Life Skills Every Child Needs

Safety & Security– Kids need to have a secure foundation of consistency in where they live, the primary people in their lives and in daily routines. Safety is also created from both love and boundaries from primary caregivers, which sets the stage for your child’s availability to learn new skills.

Self-Regulation– The child’s first skill that develops in infancy is the ability to maintain a ‘calm state’. This skill continues to develop as your child’s world become more complex, and she learns to regulate around different environments, people, stressors and her own emotions. One of the most important self-regulation skills is to learn how use the people close to her to cope and recover. This is foundational to later developing a sense of self-control and self-discipline.

Social Community– The child needs to learn to be part of a community. This of course starts with his family community and then extends out to the neighborhood, the school, spiritual community and extracurricular activities. Becoming a member of communities allows your child to learn the impact of his actions on others, expand his world past his own needs, how to share and to work towards a common goal. These experiences lead to a sense of contribution, pride and responsibility.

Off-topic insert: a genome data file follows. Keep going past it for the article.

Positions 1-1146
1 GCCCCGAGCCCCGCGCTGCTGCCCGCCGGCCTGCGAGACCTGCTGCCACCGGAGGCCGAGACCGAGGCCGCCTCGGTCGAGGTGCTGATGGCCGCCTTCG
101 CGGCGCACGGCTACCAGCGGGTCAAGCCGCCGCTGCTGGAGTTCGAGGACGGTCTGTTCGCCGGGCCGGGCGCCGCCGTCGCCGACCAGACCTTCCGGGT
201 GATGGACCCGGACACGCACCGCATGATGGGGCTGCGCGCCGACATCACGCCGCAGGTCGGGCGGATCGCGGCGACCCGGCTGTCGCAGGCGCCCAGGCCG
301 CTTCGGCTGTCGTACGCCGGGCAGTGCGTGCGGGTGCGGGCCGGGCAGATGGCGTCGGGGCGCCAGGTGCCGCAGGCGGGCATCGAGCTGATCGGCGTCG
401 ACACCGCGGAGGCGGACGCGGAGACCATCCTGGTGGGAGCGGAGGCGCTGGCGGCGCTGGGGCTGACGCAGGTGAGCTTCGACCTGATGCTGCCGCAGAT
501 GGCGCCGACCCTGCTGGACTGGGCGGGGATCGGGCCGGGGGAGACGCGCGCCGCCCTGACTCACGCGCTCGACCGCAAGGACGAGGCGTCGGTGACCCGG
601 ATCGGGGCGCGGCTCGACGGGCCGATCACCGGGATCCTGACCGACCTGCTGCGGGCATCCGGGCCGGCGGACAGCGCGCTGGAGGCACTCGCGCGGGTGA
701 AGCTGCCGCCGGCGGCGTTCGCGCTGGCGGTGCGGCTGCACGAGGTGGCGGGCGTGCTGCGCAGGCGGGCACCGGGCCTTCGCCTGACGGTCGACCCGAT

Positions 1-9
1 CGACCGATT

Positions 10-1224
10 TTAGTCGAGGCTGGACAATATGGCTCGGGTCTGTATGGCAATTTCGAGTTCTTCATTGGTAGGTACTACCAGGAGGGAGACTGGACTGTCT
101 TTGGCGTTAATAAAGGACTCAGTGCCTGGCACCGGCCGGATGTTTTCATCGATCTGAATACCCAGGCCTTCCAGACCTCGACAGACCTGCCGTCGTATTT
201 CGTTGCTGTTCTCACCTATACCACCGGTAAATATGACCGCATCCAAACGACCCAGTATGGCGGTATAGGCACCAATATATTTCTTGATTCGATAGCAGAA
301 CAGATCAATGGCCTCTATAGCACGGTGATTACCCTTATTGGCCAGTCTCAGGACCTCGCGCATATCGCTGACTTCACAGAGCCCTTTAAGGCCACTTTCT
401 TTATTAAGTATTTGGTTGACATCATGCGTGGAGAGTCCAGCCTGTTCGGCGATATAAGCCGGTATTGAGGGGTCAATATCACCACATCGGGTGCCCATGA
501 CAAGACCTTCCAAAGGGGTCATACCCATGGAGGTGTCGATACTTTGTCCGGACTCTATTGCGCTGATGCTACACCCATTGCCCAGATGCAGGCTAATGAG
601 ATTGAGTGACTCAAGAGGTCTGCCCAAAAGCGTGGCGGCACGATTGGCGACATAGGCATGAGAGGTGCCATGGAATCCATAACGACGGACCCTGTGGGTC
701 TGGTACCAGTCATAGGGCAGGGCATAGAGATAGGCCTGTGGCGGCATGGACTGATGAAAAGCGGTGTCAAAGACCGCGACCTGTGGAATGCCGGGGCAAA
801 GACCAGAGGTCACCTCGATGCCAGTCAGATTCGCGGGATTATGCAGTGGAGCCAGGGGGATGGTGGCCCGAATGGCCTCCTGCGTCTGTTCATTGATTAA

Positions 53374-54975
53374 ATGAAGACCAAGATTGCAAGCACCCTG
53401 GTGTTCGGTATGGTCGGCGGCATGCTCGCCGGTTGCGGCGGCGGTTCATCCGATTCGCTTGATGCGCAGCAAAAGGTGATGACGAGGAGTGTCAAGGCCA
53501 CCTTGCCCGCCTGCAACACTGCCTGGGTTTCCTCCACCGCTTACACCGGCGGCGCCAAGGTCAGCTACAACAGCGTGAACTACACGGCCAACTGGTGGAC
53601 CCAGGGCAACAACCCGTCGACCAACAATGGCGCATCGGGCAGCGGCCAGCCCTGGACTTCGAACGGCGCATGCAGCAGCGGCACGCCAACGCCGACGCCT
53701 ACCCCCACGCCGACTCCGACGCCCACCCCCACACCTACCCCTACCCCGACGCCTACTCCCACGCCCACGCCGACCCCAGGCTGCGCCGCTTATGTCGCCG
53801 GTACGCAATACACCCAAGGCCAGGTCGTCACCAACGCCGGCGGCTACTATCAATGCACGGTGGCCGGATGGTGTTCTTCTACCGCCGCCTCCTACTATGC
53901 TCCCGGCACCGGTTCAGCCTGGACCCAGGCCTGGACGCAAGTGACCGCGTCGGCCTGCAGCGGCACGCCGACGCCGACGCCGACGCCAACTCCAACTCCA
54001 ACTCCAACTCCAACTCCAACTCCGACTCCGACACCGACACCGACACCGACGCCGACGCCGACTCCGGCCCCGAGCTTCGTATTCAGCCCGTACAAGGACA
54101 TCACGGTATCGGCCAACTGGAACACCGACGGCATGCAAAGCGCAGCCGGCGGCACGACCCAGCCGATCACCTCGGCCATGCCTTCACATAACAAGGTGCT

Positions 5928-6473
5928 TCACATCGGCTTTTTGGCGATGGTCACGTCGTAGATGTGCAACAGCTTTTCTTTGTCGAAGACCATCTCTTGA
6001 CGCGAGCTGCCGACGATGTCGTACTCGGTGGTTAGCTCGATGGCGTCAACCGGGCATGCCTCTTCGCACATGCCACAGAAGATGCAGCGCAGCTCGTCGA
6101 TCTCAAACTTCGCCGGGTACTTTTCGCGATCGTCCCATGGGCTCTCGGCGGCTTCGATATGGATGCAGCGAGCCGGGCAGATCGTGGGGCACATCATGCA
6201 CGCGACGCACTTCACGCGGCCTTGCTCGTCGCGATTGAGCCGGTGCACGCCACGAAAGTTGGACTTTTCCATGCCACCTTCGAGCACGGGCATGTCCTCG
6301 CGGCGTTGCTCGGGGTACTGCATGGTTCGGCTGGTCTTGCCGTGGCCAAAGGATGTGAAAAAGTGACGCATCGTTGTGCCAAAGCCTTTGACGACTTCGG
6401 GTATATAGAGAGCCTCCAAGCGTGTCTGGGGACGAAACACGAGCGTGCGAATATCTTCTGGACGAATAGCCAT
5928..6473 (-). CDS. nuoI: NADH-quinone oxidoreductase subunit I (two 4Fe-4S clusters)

life-skills-1Social-Emotional Skills– The child needs to learn to communicate around a wide range of emotions and work with others to problem solve when things don’t go the way she expects. She needs support from adults to be able to sit in her big emotion and know that the emotion will get smaller, to see possible solutions and to work with others to execute a solution. She needs to be able to tolerate a robust range of emotions and to see herself as a competent problem-solver.

Play Skills– This seems self-evident, but in our world of technology, kids are quickly trading in multi-sensory, creative, imaginative play for electronic stimulation. The second culprit is homework and the third is overscheduling of extracurricular activities. Kids need time to engage in 3-dimensional, creative play involving both indoor and outdoor environments, with their caregivers and with their peers. These experiences shape creativity, social skills and cognitive thinking skills.

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